What kind of company goes out of its way to mess with witches?
Etsy, apparently, without much warning, has begun to abolish shops that vend any items making a metaphysical promise – such as love spells, revenge hexes, weight loss potions and other objects of the like.
Previously, Etsy’s terms of service had permitted the sale of such spells – as long as sellers made clear that a supernatural outcome wasn’t guaranteed, and that a physical object was included in each transaction. (Generally speaking, Etsy says, it is a seller of goods, not services.)
But quietly, earlier this month, the company’s terms of service changed: “Any metaphysical service that promises or suggests it will effect a physical change (e.g., weight loss) or other outcome (e.g., love, revenge) is not allowed, even if it delivers a tangible item.”
Given that Etsy has become home to a bustling community of Wiccapreneurs after eBay banned the sale of spells in 2012, one affected vendor told The Daily Dot that “there is great distress in the metaphysical community.” Many claim their shops were shut down overnight.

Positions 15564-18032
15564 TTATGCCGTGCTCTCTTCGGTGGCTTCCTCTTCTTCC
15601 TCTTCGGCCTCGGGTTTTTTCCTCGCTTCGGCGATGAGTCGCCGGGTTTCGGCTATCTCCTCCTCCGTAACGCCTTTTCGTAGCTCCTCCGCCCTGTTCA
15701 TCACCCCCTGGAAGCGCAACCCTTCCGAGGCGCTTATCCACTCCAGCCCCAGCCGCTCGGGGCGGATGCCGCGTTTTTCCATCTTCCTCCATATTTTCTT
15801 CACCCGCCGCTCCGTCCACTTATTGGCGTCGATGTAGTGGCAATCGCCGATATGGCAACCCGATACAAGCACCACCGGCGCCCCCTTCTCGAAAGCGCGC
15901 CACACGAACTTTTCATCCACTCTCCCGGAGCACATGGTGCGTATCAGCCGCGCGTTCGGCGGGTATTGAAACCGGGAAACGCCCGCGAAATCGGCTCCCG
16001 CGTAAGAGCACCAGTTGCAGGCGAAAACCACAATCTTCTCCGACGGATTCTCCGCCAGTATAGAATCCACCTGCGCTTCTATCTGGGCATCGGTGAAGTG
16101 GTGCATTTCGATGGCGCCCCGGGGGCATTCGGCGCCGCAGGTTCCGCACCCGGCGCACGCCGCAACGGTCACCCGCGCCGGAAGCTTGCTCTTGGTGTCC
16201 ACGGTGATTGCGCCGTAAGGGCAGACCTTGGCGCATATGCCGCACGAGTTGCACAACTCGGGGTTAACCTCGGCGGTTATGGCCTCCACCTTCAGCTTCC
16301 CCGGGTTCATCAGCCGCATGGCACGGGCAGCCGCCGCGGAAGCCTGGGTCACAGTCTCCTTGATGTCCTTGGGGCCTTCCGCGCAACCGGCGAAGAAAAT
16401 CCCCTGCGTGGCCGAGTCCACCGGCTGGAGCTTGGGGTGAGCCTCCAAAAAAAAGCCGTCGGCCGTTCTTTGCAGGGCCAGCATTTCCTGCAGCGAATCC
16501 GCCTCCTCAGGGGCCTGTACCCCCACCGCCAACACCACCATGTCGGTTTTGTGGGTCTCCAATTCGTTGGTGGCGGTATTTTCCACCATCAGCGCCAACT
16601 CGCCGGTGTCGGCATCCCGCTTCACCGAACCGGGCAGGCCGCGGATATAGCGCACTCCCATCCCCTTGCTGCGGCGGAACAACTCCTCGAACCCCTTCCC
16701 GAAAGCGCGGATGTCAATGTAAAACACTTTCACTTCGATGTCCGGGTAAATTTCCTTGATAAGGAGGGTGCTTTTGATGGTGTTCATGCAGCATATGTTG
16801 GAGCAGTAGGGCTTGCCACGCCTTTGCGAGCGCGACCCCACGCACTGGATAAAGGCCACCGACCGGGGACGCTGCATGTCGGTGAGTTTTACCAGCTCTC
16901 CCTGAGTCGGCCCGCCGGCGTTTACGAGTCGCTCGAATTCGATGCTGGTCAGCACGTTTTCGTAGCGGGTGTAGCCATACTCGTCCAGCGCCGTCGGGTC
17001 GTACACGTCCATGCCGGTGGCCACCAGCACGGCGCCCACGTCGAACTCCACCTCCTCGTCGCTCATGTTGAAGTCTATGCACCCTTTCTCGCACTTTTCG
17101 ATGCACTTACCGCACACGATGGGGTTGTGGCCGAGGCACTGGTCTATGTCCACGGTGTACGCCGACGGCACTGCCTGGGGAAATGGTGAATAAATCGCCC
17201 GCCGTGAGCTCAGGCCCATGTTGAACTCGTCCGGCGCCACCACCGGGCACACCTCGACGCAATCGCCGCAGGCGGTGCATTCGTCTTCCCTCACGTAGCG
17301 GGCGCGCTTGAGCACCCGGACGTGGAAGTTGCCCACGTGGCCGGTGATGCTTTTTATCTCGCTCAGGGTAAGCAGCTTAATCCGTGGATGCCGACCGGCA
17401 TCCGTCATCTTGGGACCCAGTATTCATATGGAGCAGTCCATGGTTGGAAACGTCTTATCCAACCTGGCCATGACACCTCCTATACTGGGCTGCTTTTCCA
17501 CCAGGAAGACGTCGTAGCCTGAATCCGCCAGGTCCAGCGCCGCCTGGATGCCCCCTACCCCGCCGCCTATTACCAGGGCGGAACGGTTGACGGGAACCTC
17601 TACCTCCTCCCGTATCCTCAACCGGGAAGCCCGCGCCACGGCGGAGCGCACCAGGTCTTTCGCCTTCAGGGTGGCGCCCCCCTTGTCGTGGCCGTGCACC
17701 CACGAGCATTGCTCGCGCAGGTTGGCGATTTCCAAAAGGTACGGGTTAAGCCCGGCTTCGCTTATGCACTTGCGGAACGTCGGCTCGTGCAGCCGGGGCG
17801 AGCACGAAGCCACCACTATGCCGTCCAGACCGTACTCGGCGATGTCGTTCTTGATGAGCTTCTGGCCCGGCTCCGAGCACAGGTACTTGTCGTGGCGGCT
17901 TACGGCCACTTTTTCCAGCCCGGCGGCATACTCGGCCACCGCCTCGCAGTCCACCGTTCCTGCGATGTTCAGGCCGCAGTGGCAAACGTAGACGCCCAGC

An Etsy forum thread about the crackdown counts nearly 1,000 comments, and a petition against the ban features 4,000 signatures. Some witches are even claiming discrimination, noting that Judeo-Christian paraphernalia has remained largely untouched.
An Etsy spokesperson told The Washington Post that the ban serves to “protect our community from business practices that prey upon vulnerable and desperate shoppers – such as those seeking a treatment for cancer or infertility, or those with self-esteem issues who are seeking a spell for weight loss or beauty enhancement.”
She added that Etsy, which went public in April, isn’t targeting any specific religious group, and that all products promising a physical outcome would be flagged. “Etsy strongly believes in freedom of thought, expression, and religion, and we will never institute a policy that discriminates against sellers for their religious beliefs or practices.”
So what’s a beleaguered witch to do? Several high-profile Wiccapreneurs, refusing to be snuffed, told the Post that they are branching out with their own websites and perhaps, down the road, an alternative marketplace.